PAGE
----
Major state tax reform is tough enough. Throw in internal politics between the Utah House and Senate, and it's even more difficult.
A week ago, House Speaker Greg Curtis, R-Sandy, and Majority Whip Steve Urquhart, R-St. George, introduced the idea of removing the sales tax from food and raising the sales tax slightly on non-food items, ridding the state of one of its most-hated taxes.
"I have 38 votes to pass this in the House," Curtis said last week. Thirty-eight is a majority in the 75-member body. Having such consensus so early on such a major change is startling.
"I personally won't support it," said Senate President John Valentine, R-Orem. Valentine said he hasn't talked with his GOP caucus about what's now being called "the speaker's" sales-tax plan.
Switching to the third person, Valentine said he supports "the president's plan" — a motion Valentine himself made in the Tax Reform Task Force last week.
Valentine wants to remove the sales taxes from food and raise no other off-setting taxes. That would cut $225 million from state revenue. He'd make up that significant reduction by using anticipated tax revenue growth in fiscal 2006-2007 and cutting back programs funded by the sales tax, such as some Health and Human Service programs.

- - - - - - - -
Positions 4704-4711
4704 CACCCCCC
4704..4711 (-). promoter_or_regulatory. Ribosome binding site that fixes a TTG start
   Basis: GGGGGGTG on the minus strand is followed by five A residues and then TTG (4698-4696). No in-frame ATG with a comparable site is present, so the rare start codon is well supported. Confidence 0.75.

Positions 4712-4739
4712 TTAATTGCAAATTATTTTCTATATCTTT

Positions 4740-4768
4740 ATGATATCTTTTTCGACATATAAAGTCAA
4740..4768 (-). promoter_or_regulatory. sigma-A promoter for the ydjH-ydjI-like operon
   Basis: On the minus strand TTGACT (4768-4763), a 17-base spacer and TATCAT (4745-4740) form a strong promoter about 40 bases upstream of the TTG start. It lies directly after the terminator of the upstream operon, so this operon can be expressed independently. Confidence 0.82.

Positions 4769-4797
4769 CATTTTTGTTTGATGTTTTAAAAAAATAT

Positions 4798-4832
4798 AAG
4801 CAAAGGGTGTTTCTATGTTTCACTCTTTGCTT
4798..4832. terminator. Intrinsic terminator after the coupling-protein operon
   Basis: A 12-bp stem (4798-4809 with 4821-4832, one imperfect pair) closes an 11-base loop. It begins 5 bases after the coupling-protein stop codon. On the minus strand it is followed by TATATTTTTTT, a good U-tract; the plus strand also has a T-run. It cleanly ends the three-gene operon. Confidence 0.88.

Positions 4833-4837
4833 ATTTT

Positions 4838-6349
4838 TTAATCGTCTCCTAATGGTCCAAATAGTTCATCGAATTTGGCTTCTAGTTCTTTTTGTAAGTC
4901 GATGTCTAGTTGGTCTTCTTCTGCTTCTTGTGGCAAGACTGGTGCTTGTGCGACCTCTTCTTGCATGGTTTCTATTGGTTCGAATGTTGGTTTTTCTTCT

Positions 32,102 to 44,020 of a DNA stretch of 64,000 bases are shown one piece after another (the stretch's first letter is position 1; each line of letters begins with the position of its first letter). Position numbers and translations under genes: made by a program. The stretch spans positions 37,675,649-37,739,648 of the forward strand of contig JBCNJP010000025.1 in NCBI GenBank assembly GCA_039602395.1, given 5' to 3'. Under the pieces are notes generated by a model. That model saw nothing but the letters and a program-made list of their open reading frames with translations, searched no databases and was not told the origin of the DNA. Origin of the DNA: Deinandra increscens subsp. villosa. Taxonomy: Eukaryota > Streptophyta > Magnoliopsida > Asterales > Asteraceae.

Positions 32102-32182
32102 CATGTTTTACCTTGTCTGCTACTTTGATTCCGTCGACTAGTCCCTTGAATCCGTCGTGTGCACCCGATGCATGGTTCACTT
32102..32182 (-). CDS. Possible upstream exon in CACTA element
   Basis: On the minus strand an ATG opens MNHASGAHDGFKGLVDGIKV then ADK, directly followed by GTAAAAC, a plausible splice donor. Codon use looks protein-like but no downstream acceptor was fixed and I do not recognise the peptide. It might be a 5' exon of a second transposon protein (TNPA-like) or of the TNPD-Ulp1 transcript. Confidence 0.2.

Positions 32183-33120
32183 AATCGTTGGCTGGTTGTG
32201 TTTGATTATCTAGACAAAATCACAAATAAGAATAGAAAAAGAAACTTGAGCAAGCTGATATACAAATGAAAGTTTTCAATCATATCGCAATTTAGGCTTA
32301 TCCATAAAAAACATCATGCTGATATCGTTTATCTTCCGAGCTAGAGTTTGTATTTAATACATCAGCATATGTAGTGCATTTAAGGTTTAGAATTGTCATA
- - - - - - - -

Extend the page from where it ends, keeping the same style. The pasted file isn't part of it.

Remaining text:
Valentine appointed himself to the task force, but Curtis appointed Urquhart to represent House GOP leadership on the panel.
Curtis' sales tax reduction plan was "sprung" on Valentine and other senators last week, the Senate president said. Several Capitol Hill sources say they have never seen Valentine, an 18-year legislator and normally a mild fellow, as angry as when he heard of the GOP House leadership's proposal and that it was soon going public.